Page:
Monday, May 26, 2014

‘George, I thought you’d never ask’

Succulent envy: continuing Alice Jean’s occasional series of guest blogs from garden historian Richard Aitken
‘George, I thought you’d never ask’


I gave a lecture in Adelaide recently to accompany the opening of two shows I have curated as part of the AustralianGarden History Society touring exhibition Cultivating Modernism. There was a terrific response, with standing room only at the Bradley Forum of the University of South Australia’s Hawke Centre, so much so that Gloria couldn’t get in.
Gloria is one of my funkiest colleagues and the ‘full house’ sign suggested to me that garden history is alive and well in South Australia, and that a renewed appreciation of modernist gardens and design landscapes is in the ascendant. Gloria has form in this field as the author of two terrific monographs on modernist Australian artists, KathleenSauerbier and Jacqueline Hick, so I was sorry not to have her there.
But I had the pleasure recently of working with Gloria on an article for Australian Garden History on succulent envy (amongst other things). My co-editor Christina Dyson and I had selected Gloria to participate in the Australian Garden History Society’s editorial mentoring scheme, to work up for publication a lecture originally given to The Johnston Collection as part of TheGarden of Ideas exhibition and lecture series.
Gloria’s topic was the modernist interior, with a focus on the fascination for cacti and other succulents. ‘Make friends with the cactus’ she reminded us in the title of her article (quoting another unsung Australian modernist, Adrian Feint, writing in The Home magazine in 1928). Flower painting and interior arrangements allowed experimentation in the modernist interior, noted Gloria, and the spare crystalline forms of cacti were particularly appealing to interwar and postwar generations of floral artists.

The stark forms of these plants looked back to a primitive past, one that resonated with modernists keen to airbrush out any link with ‘decadent’ stylistic precedents. The same spare, primeval quality of many Australian plants also pervaded a modernist appreciation of local flora, especially the geometric beauty of banksias and bottlebrushes with their strong cylindrical shape and severe leaves: think Margaret Preston.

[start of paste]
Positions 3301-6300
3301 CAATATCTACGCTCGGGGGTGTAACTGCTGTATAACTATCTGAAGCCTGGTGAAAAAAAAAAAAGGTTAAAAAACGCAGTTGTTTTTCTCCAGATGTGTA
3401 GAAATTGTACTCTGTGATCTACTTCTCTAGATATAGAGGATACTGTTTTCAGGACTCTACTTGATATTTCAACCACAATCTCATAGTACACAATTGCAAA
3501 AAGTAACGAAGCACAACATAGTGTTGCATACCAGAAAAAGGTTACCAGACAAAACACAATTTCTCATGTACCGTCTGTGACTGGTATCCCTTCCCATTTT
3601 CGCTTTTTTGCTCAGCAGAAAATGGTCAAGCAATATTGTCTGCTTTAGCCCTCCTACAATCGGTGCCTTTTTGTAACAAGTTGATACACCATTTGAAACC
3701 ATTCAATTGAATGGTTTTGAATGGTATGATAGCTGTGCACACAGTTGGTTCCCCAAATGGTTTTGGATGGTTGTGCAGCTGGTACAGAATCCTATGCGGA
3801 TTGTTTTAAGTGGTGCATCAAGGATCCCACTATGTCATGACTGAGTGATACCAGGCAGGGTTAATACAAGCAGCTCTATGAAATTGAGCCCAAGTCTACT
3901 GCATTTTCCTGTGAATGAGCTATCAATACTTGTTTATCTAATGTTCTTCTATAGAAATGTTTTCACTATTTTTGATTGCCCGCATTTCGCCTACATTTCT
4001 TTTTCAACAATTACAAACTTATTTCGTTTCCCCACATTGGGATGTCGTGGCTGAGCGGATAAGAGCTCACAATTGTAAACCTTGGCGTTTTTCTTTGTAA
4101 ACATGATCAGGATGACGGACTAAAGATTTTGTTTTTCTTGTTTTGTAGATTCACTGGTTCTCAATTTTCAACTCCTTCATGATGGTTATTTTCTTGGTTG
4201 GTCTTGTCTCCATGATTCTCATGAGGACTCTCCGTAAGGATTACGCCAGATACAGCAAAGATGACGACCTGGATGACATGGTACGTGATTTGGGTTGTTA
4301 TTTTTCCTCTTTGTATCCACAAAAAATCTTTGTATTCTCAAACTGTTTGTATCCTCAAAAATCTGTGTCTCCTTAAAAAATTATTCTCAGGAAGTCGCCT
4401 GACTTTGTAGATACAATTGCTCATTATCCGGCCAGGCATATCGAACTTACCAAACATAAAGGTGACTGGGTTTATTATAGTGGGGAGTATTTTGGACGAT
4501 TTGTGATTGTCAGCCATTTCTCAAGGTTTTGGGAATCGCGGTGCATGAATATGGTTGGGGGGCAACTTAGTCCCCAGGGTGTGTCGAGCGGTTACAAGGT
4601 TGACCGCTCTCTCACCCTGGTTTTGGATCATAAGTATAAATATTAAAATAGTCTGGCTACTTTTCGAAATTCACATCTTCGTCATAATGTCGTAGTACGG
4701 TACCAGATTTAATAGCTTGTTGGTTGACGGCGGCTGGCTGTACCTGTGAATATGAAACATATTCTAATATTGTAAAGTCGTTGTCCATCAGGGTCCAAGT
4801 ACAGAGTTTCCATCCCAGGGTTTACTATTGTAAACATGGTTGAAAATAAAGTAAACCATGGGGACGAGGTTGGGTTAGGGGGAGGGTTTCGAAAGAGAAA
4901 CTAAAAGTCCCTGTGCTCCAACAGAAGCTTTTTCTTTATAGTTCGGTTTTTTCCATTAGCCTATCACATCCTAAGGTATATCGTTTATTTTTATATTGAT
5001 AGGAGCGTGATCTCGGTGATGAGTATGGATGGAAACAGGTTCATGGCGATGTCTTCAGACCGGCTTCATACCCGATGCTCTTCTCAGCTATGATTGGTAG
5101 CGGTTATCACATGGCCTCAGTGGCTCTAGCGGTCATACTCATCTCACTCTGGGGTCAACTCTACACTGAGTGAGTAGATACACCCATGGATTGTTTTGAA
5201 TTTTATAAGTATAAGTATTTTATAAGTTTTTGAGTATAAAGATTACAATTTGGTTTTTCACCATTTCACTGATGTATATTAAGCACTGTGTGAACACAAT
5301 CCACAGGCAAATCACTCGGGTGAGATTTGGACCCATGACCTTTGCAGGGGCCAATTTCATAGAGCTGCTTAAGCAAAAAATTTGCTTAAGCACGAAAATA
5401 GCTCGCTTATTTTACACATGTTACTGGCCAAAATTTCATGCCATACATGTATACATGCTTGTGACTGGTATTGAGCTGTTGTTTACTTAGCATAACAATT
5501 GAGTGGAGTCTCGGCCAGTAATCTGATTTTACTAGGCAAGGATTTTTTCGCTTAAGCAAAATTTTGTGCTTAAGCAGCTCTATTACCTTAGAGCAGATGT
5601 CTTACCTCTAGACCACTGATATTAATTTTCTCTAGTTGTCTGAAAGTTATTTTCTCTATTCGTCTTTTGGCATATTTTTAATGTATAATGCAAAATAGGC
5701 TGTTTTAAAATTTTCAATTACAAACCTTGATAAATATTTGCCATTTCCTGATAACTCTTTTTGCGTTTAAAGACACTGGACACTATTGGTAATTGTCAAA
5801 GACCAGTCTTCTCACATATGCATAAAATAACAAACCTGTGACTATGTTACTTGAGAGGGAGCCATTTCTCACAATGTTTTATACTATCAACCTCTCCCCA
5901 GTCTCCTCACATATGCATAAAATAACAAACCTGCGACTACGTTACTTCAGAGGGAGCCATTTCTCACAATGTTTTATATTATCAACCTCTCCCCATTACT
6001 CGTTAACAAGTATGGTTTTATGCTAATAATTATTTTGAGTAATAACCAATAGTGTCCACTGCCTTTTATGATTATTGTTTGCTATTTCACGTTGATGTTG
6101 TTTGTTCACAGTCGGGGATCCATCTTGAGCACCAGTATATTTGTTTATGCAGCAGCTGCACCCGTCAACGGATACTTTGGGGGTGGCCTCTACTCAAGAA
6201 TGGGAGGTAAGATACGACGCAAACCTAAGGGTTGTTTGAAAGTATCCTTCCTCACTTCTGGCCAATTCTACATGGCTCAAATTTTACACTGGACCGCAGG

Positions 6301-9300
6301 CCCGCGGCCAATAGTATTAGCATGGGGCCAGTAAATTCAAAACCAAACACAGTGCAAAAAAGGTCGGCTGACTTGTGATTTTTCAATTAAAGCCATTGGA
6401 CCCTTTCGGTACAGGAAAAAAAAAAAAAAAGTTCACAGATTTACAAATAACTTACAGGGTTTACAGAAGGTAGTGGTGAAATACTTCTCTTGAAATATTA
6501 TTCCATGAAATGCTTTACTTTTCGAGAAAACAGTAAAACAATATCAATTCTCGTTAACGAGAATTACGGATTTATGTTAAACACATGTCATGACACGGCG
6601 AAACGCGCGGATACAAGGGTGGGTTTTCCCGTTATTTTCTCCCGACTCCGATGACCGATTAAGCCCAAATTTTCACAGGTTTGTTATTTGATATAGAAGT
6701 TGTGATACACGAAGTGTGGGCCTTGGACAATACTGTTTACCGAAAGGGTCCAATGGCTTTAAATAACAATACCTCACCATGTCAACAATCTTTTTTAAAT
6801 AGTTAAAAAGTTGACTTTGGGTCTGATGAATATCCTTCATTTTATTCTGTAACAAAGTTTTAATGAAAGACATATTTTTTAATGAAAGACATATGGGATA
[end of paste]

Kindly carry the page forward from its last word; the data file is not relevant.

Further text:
And so Gloria continued, linking the paintings of Thea Proctor and Adrian Feint (in contrast to acknowledged traditionalists such as Hans Heysen) with advances in floral art, led on one hand by British florist Constance Spry, and the adoption of a diluted orientalism on the other. It’s all fascinating stuff and these impulses have governed the ongoing floral festival at Adelaide’s Carrick Hill, Looking Glorious. Now I wonder if Gloria had anything to do with that?
Richard Aitken
(guest blogger)


Friday, May 9, 2014

The Sex Kitten Stroll

A couple of months ago I took my children along to the local rock n roll dance lessons (I thought it would be a good 'family' thing to do together.) Well, the kids enjoyed it, but an hour was about as much as they could concentrate on and I ended up coming home a bit more frazzled than energised.
So, I think I will leave it for a little while longer - just till they get a wee bit older.
So, while I await that time, its great to know I can still strut my stuff - keeping myself fit and my skills honed (!) - in my kitchen each night doing the Sex Kitten Stroll.
I'm not exactly sure where this dance evolved from (if anyone knows, please post in a comment below), but it is certainly big at all the massive Rockabilly festivals here in Australia, and also in the US and Europe. A bit of an eye candy fest for the guys who get to watch all the hot chickie babes shaking their booty together, line dance fashion but with a hell of a lot more wiggle !
So, just to make sure I don't forget any of the moves, I have put together a little youtube snippet on how to execute The Sex Kitten Stroll..... if the scene is new to you, this might prove handy to begin with.
Best of luck my friends, and I look forward to seeing you on the dance floor in the not too distant future !
PS This was filmed on my HTC phone - hence the dodgy quality, and the fact that my jumper is aqua in the picture, and emerald green like my shoes in real life!!! Humph!!
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